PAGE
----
We made a quick stop in Bariloche (the largest town in Lakes District) to stock up on groceries and sample some chocolate at Mamuschka (try the hazelnut-filled one) before heading to our campsite at Lago Gutierrez.  Bariloche was an interesting city.  Only after driving through the outskirts on our way out did we notice the dichotomy of this tourist town.  The backside is comprised of dirt roads and run-down buildings, making Argentina’s economic woes very evident to the passerby.  The other side was filled with cottages and lodges constructed from wood and glass and could likely blend in amongst the chalets of the Swiss Alps (at least we imagine they would — when we go there we’ll let you know).

Our campsite was conveniently located within walking distance to one of the trailheads of the Nahuel Huapi Traverse, a multi-day trek which meanders over the mountain passes above Argentina’s Lakes District.  As it was our first multi-day hike in quite some time, we chose the three day Circuito Chico instead of the 5-day full circuit.

Packing for a multi-day trek involves time, checklists, and an explosion of gear, well, everywhere.  Clothes piles, extra socks, flip flops, first aid kit, granola bars, Ziploc bags of homemade hummus, fuel canisters, dry bags, hiking poles… our stuff was spread all over our campsite but would have to eventually fit into our 65 and 70 litre backpacks.

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Argentinians love these wizard-like creatures called duendes which are often sold by local artisans in the form of small carvings, or in the case of our campsite, as large lawn decorations.  Duendes are mythological fairy or goblin-like creatures believed to help people find their way home if they become lost in the forest.  Crossing our fingers that the duendes would be on our side if we accidentally strayed from the trail, we headed off with heavy backpacks into the forest.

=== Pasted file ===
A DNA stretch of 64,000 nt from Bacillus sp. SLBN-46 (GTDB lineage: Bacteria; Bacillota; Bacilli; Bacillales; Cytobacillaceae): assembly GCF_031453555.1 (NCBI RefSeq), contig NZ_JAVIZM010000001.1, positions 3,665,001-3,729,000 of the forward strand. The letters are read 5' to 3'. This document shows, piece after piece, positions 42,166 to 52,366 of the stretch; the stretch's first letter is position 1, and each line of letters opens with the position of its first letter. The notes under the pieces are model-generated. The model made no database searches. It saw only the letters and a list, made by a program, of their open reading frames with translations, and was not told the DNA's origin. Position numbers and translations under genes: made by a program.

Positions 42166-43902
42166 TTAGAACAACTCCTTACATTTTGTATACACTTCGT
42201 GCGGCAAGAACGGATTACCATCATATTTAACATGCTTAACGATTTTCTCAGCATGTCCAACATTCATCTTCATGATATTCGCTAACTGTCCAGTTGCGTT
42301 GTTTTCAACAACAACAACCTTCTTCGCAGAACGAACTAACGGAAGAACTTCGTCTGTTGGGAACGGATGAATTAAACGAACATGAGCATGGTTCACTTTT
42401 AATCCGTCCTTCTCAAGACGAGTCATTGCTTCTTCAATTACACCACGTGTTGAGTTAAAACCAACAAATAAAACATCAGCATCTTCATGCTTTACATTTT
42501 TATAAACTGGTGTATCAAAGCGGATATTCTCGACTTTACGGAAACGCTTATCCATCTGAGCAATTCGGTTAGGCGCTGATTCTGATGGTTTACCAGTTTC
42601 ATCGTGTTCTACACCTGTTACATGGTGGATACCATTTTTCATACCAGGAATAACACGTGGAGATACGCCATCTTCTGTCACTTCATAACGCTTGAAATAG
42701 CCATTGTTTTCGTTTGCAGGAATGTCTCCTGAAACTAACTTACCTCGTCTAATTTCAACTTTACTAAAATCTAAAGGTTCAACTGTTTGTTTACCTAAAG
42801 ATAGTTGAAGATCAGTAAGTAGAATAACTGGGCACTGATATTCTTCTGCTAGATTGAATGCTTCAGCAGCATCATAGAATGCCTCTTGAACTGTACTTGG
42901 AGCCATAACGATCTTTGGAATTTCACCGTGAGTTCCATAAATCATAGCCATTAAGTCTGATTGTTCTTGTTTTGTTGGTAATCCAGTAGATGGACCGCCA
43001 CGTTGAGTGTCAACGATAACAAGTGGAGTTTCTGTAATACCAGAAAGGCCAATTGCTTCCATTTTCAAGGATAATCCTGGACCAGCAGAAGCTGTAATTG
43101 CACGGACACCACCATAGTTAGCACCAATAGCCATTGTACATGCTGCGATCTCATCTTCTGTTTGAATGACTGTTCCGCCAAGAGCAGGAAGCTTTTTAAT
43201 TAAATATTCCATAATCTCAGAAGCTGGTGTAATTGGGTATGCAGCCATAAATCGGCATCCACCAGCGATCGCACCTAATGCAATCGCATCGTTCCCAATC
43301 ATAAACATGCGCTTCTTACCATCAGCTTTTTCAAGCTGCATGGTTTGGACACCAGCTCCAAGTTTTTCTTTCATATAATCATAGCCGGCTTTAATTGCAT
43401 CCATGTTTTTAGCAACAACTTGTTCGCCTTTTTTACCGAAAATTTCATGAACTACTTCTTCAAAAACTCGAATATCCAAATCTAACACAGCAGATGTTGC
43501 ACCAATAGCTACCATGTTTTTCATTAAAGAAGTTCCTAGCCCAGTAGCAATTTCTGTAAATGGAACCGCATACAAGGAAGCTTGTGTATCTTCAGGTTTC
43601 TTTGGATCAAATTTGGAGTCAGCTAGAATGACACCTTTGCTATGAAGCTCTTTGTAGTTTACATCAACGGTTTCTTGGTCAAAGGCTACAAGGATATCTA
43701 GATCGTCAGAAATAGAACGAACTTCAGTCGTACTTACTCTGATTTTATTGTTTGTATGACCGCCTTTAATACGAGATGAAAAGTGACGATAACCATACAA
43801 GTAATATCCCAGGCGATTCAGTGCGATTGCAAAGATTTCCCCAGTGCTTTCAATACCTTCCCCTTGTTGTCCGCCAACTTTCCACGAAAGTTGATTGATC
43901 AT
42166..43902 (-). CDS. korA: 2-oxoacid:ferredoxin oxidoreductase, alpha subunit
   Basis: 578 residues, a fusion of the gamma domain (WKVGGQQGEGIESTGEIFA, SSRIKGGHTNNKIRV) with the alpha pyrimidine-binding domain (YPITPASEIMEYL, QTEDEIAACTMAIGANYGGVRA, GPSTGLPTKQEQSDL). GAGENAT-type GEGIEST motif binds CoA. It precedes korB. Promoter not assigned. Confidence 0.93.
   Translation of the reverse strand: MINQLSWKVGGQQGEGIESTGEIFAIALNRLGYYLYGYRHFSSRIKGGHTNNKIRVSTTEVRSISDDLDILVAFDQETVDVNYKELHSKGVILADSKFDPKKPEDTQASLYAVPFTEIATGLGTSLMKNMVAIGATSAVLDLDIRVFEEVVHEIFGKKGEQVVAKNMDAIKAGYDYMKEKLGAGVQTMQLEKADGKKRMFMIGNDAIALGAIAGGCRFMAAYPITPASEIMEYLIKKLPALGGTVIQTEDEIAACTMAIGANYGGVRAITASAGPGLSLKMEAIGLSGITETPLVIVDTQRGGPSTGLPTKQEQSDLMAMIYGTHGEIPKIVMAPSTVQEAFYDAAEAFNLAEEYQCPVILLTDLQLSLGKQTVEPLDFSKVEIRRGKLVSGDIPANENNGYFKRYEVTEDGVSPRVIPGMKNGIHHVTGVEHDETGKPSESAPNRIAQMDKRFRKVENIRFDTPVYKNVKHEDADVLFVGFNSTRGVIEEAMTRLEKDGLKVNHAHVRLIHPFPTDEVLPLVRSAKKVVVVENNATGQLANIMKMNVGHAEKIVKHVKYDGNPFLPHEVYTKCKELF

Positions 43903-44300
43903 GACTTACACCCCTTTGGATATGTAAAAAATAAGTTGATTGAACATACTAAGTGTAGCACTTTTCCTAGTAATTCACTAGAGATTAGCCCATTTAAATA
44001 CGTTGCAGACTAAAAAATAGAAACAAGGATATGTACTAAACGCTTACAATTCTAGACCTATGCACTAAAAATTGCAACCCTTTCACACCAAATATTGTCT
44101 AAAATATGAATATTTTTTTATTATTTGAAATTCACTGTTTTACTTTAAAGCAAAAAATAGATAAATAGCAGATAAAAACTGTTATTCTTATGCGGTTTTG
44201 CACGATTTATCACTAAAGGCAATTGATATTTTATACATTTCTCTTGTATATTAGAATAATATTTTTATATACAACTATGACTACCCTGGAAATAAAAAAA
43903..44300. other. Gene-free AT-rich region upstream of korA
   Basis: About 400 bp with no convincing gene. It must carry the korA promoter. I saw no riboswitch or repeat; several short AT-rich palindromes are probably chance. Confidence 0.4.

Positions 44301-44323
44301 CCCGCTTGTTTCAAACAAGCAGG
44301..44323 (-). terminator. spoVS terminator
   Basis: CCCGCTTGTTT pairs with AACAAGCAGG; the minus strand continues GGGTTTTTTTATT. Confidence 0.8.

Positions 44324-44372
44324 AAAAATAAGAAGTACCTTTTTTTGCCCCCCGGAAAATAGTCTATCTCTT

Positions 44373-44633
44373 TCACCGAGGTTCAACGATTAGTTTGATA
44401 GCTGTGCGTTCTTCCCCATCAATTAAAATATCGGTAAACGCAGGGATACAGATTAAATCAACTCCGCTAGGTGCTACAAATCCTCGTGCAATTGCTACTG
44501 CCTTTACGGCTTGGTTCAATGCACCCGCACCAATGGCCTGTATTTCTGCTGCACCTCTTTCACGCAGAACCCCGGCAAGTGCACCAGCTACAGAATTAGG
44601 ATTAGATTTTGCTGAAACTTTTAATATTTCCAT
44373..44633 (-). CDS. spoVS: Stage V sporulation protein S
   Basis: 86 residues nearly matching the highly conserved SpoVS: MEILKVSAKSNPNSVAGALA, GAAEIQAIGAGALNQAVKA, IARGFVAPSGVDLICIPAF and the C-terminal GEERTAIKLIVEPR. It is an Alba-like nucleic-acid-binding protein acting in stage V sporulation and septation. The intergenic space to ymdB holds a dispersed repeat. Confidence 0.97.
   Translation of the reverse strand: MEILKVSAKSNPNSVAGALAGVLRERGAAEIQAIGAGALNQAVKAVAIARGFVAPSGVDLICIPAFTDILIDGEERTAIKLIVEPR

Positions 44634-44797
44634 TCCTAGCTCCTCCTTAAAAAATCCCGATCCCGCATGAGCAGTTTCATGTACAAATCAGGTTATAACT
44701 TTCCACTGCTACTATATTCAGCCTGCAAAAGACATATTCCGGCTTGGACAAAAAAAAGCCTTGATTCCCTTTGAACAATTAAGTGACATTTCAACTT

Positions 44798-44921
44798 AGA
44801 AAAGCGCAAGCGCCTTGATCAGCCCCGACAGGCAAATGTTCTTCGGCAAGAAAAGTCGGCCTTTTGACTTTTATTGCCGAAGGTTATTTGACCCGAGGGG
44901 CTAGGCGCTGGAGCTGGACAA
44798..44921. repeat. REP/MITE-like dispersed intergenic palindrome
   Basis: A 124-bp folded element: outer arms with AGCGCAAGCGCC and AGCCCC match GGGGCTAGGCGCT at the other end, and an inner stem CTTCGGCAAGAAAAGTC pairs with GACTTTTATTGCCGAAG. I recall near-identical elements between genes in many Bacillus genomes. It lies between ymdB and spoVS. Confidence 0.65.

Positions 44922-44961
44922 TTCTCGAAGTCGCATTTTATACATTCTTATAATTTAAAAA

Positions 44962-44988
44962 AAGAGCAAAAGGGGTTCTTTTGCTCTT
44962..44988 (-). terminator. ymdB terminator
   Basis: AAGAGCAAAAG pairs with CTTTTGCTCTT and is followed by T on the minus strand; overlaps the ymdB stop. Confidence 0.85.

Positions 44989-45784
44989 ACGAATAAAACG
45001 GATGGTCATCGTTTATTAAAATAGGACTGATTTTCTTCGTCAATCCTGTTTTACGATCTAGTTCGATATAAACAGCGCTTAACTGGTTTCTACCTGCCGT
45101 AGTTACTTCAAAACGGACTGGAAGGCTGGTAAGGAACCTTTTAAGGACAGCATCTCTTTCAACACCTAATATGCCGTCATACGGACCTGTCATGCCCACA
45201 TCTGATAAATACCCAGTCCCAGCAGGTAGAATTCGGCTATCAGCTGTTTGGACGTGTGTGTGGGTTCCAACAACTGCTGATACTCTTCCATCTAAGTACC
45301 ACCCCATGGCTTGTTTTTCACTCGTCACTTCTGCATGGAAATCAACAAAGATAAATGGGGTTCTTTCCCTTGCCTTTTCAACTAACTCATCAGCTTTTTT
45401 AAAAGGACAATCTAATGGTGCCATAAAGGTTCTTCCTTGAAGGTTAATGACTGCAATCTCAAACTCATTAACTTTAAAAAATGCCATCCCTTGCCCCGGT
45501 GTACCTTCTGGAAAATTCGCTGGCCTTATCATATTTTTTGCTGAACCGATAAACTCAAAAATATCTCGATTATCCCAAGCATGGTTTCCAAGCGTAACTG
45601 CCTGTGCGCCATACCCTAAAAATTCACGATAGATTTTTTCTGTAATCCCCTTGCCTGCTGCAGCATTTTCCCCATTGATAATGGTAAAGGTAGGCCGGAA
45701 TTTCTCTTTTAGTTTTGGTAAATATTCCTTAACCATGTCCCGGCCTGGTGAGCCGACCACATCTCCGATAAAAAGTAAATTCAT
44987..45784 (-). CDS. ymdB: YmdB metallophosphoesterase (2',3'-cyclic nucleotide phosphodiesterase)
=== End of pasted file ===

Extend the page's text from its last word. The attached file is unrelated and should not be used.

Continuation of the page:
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Day 1: Lago Gutierrez to Refugio Frey

Here we go!


Nahuel Huapi is the oldest of Argentina’s national parks.  The name is usually translated from the Mapuche (group of indigenous inhabitants of south-central Chile and south western Argentina) as ‘island of the tiger,’ referring to the spotted South American jaguar whose habitat once included northeastern Patagonia.  There are no entry fees and camping is free in the park.  For those who aren’t interested in carrying a tent and are willing to shell out some cash, there are four refugios (huts) along the trail.

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The late summer berries and wildflowers added some diversity to our hike.  We were surprised to see bamboo growing in thick bundles, but later found out that this particular type (chusquea colihue) is frost-tolerant and native to the area.

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Wildflowers included clavel del campo or ‘carnations of the countryside’ and lovely purple thistles.

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Refugio Frey is located on the eastern shore of Laguna Tonchek, facing the craggy granite spires of Cerro Catedral (Cathedral Mountain).  The two-storey stone hut has sleeping space for 40 people.

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Peak season brings climbers from all over the world looking to scale Cerro Catedral’s igneous needles, including lines with names like The Fool, The Lunar Rocket, The Old Woman, The Grandfather, The Splinter, The Three Marias, and The Monk.  Many climbers set up camp at Frey and stay for weeks exploring the cracks and steep pitches, only hiking out to replenish their food stock.  During the winter months backcountry skiing is a popular activity, which draws tourists in from all over the world (notably Brazilians, Europeans and Israelis).  I imagine that Frey would make an enchanting backcountry ski destination– the hut warmed by a wood-burning oven, ski tracks in the snow, and clear starry skies overhead.

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Day 2: Refugio Frey to Jakob

We woke up to cloudless blue skies and fuelled up on a breakfast of oatmeal with sliced apples and dried fruit.

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What started out as a beautiful, sunny and perfect day turned into the most difficult day of hiking that I have ever experienced.  We completed two extremely taxing passes in one day, and an error in sock choice (cotton the day before – duh, what was I thinking?) resulted in a huge painful blister on my pinky toe.